Entry updated 7 March 2022. Tagged: TV.
Japanese animated tv series (1997). Original title Shōjo Kakumei Utena. Created by Be-Papas. J.C.Staff. Directed by Kunihiko Ikuhara. Written by Yōji Enokido. Voice cast includes Yuriko Fuchizaki, Tomoko Kawakami, Jūrōta Kosugi and Hikaru Midorikawa. 39 23-minute episodes. Colour.
As newly orphaned Utena Tenjou (Kawakami) mourns, she is comforted by a travelling Prince, who gives her a ring with a rose crest. Utena is so impressed that years later she attends Ohtori Academy dressed in a boy's uniform, explaining to the confused that she's a girl who wants to be a Prince. The series is divided into four Sagas, the first being the Student Council Saga, wherein Utena defeats the Council's Champion Duellist, acquiring his title and, with it, engagement to Anthy Himemiya (Fuchizaki), The Rose Bride. Utena then defeats the challenges of other council members. Anthy's brother is Akio Ohtori (Kosugi) the school's Chairman. Reflecting other peoples desires, not her own, Anthy will later lament she's a doll without a heart: nonetheless, an uncertain relationship with Utena develops.
In the Black Rose Saga Utena defeats more challengers, created through psychological (see Psychology) manipulation by Professor Souji Mikage (Midorikawa), who plans to make his sickly friend Mamiya Chida the Rose Bride. But Mamiya is Anthy in drag: the original Mamiya is long dead, and the unaging Souji – who might be a ghost (see Supernatural Creatures) – is being manipulated by Akio. The Akio Ohtori Saga has Akio persuading the Student Council members to again duel with Utena; and again they lose. In The Apocalypse Saga we discover Akio is Utena's Prince. In the past Anthy protected a wearied Prince Dios, who was Akio, from his subjects' demands, becoming a scapegoat (suffering "The Million Swords of Humanity's Hatred"): Akio seeks to free her spirit from behind the Rose Door, but fails. Utena is more successful, but disappears. In the end, Academy life goes on with Utena absent and Akio planning to restart the duels – but Anthy leaves him and the Academy to search for Utena elsewhere in the world.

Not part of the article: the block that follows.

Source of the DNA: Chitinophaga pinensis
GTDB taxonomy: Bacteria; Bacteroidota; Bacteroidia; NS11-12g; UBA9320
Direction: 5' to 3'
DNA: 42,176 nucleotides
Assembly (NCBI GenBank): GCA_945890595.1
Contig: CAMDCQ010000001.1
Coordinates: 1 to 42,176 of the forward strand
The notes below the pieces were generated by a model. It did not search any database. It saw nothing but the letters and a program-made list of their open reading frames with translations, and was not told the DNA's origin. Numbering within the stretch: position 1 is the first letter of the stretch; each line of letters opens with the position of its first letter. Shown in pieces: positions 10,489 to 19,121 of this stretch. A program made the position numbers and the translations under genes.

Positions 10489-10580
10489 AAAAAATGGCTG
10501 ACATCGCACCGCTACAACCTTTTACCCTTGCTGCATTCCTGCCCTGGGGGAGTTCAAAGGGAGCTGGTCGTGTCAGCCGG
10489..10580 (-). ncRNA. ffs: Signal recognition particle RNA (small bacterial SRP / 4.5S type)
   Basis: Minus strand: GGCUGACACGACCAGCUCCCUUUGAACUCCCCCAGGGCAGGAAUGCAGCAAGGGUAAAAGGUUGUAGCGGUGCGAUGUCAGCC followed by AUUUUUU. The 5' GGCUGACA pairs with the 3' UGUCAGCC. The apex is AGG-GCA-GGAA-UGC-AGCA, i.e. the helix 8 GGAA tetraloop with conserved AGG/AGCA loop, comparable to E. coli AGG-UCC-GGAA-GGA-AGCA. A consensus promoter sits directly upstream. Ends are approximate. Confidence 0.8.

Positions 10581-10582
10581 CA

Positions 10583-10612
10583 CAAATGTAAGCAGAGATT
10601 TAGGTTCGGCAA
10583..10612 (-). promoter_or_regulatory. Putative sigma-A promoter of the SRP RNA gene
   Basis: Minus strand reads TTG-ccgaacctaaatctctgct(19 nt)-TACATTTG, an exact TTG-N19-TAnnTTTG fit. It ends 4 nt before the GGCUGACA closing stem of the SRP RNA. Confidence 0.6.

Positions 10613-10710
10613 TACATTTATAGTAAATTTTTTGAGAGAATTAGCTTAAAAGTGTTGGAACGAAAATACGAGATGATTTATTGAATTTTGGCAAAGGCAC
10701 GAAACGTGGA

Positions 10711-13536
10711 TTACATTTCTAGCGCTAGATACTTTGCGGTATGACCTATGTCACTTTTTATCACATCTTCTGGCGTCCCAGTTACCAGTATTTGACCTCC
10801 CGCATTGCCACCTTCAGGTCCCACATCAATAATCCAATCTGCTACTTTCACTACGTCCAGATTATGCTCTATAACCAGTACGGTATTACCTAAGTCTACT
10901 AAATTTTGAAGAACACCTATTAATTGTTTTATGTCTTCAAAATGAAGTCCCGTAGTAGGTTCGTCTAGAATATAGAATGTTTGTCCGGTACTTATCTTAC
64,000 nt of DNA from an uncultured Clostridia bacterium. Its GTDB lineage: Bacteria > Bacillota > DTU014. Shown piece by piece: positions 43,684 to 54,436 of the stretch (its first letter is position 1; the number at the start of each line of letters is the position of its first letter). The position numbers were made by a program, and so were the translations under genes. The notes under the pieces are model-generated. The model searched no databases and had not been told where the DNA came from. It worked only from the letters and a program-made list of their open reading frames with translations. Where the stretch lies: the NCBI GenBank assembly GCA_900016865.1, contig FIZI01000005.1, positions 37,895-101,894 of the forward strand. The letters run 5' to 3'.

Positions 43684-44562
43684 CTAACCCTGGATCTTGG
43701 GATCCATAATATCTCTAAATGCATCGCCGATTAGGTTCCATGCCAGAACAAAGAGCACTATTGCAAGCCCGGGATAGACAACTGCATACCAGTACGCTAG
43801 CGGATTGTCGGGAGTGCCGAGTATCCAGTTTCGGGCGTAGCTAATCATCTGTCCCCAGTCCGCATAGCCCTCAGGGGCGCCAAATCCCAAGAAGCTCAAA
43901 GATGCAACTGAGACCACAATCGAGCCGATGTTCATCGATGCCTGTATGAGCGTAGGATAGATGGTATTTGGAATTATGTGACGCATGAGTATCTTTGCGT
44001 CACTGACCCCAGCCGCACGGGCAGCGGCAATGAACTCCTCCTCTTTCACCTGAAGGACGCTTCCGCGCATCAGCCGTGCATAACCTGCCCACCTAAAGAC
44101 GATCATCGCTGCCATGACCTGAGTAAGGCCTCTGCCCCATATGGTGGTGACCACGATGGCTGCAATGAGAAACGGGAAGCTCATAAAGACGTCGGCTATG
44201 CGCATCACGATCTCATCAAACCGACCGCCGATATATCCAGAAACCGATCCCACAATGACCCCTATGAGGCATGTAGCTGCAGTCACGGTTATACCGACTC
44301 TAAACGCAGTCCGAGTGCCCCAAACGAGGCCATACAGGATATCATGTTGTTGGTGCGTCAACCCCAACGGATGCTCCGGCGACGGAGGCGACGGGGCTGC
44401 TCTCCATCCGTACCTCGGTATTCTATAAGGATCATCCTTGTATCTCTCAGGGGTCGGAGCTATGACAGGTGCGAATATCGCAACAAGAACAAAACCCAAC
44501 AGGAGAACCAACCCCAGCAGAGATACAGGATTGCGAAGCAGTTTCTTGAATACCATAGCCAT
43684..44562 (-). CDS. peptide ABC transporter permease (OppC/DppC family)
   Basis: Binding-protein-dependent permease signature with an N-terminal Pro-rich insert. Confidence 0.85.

As with Ikuhara's other works – see Penguindrum (2011), Yuri Kuma Arashi (2015) and Sarazanmai (2019) – there is a complex plot laden with allegory (often obscure) and Humour (including a boxing kangaroo); visually it reflects the style of shōjo Manga, which targets teenage girls, but with much surrealistic imagery (see Absurdist SF). Although the astronomer (see Astronomy) Akio argues the fantastic imagery (upside-down castles in the sky; the duelling arena) are illusions generated by his planetarium, requiring technological explanations (see Technology) would miss the point and would still leave much unexplained, such as Utena and Anthy's Identity Exchange and the Rose Door scenes. The series' look is influenced by the Theatre, including using shadow play as a Greek Chorus; a little randomly, the shadow players turn out to be Aliens and we even see silhouettes of their flying saucer (see UFOs) and a Robot.
The story themes include the abusive relationships glamorized by 1990s shōjo Anime and Manga (such as high schooler/adult and incestuous romances); Feminism (women as princesses or witches: see Clichés); and the roles imposed by society and the strong (Akio takes Utena's sword, saying she has no need of it as he will protect her) – all of which play into each other and the LGBT relationships that dominate the show (by no means limited to Utena and Anthy). Regarding the latter, Television censorship (see Taboos) meant these (and other matters) could only be (strongly) hinted at.
The series' inspirations include the manga The Princess Knight (1953-1956; original title Ribon no Kishi) by Osamu Tezuka and The Rose of Versailles (1972; original title Berusaiyu no Bara) by Riyoko Ikeda (see Year 24 Group) – and the latter's subsequent musical version by the all-woman Takarazuka Theatre Troupe. Like Sailor Moon, which Ikuhara also worked on, Utena was to prove influential on subsequent anime and western animation – particularly Steven Universe, whose Rebecca Sugar described Utena as an "epiphany for me", commending "the way that it plays with the semiotics of gender", and also She-Ra and the Princesses of Power.
Utena was created by Be-Papas, a collective formed by Ikuhara. A film, Adolescence of Utena (1999) followed: this and the television series were preceded by Manga illustrated by Chiho Saito, who later wrote After the Revolution (2017-2018), set twenty years on. Further spinoffs include a Videogame and five musicals. [SP]
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